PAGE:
A bold process to reimagine the structure and purpose of school. A multi-year strategy to “go blended” across the state. A new district request for proposal (RFP) inviting school teams to personalize learning experiences for students. Even casual water cooler conversations about how we might just reconfigure the existing time, talent and resources we have to create better outcomes for kids. What do each of these scenarios have in common? They all fall within the broad definition of “innovation.” Despite the potential promise contained within these ideas, though, none is likely to produce lasting success without one secret ingredient: an organizational culture that explicitly promotes and rewards the creative risk-taking that enables innovation to thrive. But what exactly is innovation culture, and how can we build it?
These were the motivating questions that led our two organizations, 2Revolutions and The Learning Accelerator, to set out to find some answers. We are pleased to publish the results of our initial efforts: So You Think You Think You Want to Innovate? Emerging Lessons and a New Tool for State and District Leaders Working to Build a Culture of Innovation.
We’re excited to share what we’ve learned so far. The new publication starts by providing context on what we believe culture of innovation is and how we can think about it. We deliberately focused on states and districts, but we think the insights are valuable to schools, teams, and a variety of education organizations. Based on our research—through interviews both inside and outside of the education sector—we identified the following seven factors that influence innovation culture: Leadership; Communication; Resource Allocation; Structure & Process; Capacity; Policy Environment; and Learning Agenda. Each of these concepts is further broken down into three to seven subfactors that we believe constitute healthy and effective innovation culture. The tool is for use by organizations that are already building—or just beginning to build — a culture of innovation.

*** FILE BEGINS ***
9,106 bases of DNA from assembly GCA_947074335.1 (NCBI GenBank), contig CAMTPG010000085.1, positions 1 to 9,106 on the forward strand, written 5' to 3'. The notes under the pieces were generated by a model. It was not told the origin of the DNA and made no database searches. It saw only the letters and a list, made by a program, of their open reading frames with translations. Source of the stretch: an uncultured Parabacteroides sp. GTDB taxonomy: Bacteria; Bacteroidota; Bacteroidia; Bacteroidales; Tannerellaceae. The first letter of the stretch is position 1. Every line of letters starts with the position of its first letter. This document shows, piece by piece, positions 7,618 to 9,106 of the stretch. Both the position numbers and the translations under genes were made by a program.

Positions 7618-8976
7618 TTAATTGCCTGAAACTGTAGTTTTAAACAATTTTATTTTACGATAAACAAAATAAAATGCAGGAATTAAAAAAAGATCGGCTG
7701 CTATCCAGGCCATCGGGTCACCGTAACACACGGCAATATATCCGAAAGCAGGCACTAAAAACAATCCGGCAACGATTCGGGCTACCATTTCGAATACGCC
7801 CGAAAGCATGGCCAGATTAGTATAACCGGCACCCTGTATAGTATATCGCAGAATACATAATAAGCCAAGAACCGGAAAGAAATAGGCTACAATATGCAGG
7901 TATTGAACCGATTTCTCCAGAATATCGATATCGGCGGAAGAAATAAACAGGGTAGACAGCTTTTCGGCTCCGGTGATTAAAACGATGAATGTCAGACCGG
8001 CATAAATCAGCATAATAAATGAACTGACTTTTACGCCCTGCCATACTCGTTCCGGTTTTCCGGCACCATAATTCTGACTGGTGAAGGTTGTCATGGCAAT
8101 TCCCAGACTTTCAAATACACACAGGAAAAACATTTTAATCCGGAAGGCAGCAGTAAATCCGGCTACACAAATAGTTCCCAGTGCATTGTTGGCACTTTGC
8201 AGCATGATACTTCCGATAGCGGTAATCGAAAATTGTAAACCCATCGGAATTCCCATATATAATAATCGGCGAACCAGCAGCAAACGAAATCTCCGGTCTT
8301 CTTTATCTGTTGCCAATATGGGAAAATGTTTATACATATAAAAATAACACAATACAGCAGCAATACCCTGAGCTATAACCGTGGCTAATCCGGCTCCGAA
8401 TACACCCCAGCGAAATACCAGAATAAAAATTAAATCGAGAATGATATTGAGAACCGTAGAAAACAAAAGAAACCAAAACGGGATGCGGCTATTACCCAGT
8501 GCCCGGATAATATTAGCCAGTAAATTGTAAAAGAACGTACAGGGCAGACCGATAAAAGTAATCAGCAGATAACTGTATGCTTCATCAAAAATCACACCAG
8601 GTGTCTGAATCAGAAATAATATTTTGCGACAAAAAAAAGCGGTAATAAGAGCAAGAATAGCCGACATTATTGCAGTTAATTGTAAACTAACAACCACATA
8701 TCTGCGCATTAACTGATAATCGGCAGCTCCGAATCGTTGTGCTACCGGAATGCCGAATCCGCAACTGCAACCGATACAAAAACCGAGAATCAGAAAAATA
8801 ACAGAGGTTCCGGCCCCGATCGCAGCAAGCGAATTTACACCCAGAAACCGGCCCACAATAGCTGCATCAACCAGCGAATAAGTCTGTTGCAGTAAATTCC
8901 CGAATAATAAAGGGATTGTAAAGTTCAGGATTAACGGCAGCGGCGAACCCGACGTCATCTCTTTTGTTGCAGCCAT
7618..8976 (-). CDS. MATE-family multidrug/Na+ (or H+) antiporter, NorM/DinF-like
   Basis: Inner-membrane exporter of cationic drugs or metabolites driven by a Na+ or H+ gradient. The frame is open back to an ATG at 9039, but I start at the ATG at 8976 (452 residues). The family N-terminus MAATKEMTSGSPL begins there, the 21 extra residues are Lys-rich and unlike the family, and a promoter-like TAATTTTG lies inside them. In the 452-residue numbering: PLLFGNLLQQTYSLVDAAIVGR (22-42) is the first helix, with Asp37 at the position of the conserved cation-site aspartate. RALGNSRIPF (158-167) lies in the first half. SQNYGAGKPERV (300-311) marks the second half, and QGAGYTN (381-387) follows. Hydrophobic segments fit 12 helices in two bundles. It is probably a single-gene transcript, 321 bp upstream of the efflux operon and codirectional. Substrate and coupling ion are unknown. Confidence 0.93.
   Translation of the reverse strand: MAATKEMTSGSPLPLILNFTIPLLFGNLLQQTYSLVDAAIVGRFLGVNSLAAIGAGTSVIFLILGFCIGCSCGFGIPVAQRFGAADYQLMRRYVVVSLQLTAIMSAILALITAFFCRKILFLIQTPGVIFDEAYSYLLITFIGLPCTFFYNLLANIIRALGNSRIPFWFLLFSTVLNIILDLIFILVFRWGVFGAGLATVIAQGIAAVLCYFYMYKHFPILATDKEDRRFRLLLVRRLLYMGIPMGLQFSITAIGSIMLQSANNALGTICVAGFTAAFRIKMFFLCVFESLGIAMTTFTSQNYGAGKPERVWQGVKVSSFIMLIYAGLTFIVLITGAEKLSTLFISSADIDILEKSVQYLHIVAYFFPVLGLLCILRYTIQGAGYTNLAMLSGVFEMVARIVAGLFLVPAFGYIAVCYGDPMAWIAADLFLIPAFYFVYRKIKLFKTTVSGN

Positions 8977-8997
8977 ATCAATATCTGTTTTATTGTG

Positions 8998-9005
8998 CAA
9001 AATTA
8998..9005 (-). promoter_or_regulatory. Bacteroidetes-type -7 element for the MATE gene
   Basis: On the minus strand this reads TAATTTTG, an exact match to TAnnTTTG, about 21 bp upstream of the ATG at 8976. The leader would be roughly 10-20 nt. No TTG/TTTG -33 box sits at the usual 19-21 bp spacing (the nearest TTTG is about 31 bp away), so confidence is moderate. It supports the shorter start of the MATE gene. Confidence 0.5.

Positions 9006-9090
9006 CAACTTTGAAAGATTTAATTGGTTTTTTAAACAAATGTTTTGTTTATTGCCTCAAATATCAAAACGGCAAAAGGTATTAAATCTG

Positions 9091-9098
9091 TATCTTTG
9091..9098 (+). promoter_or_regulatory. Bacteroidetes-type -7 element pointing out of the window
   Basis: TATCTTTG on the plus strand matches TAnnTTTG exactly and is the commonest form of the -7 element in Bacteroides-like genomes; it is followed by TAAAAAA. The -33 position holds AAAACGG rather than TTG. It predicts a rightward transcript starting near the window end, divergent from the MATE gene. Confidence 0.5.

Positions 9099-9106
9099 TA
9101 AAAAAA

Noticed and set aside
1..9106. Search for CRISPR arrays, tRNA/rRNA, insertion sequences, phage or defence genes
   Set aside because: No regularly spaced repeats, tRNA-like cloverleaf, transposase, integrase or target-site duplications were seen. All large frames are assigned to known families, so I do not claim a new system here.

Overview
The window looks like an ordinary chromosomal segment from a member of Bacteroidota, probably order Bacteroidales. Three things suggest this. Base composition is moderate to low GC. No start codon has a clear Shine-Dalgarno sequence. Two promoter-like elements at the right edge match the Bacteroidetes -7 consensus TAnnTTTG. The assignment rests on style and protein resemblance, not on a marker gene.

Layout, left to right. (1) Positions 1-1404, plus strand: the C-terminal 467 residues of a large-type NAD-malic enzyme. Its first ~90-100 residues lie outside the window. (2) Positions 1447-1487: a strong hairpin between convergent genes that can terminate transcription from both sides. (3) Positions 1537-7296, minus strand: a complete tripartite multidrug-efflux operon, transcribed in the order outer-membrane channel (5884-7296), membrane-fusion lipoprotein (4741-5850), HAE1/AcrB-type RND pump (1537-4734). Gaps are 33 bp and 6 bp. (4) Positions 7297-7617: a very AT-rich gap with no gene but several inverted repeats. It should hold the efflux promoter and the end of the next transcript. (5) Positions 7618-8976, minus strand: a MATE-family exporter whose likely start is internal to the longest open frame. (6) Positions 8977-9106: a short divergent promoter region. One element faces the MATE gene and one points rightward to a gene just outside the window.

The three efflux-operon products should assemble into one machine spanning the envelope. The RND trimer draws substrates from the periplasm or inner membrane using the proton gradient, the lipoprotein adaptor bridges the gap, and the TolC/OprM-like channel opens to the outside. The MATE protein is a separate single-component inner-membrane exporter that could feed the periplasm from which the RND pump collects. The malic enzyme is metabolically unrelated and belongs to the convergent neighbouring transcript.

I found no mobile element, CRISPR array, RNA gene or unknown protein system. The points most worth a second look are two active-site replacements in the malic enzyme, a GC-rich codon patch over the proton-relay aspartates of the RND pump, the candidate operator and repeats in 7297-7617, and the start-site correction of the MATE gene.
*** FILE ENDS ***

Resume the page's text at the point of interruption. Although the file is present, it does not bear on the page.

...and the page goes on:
While this is hopefully helpful information and analysis, we tried to push ourselves to respond to the “So what?” challenge. State and district leaders are incredibly busy, so what would need to be true for this work to be truly helpful? With that in mind, we worked to translate our research and experience into an easy-to-use self-assessment tool that provides leaders with the opportunity to take stock of their current readiness to innovate and help them begin to glean patterns of behavior that illuminate how their organization handles the important question of building innovation culture.
At the same time, we’re not deluded into thinking we’ve cracked the culture of innovation nut. We know this is just a start. Our hope is that this will be a helpful framework for leaders who recognize that building and sustaining a culture of innovation is important to their vision, but who may not be sure what next steps to take. We aspire that the tool be wielded in the hands of many who, like ourselves, have the ambition to grow our sector towards excellence and radically improve the learning experience of youth. We’re eager for our colleagues across the industry to start using the new framework and to share with us what’s working, what’s not and what’s still missing. And we want to capture even more examples as we move forward, so we can share them with all of you. Let us know what you think.
Download So You Think You Want to Innovate?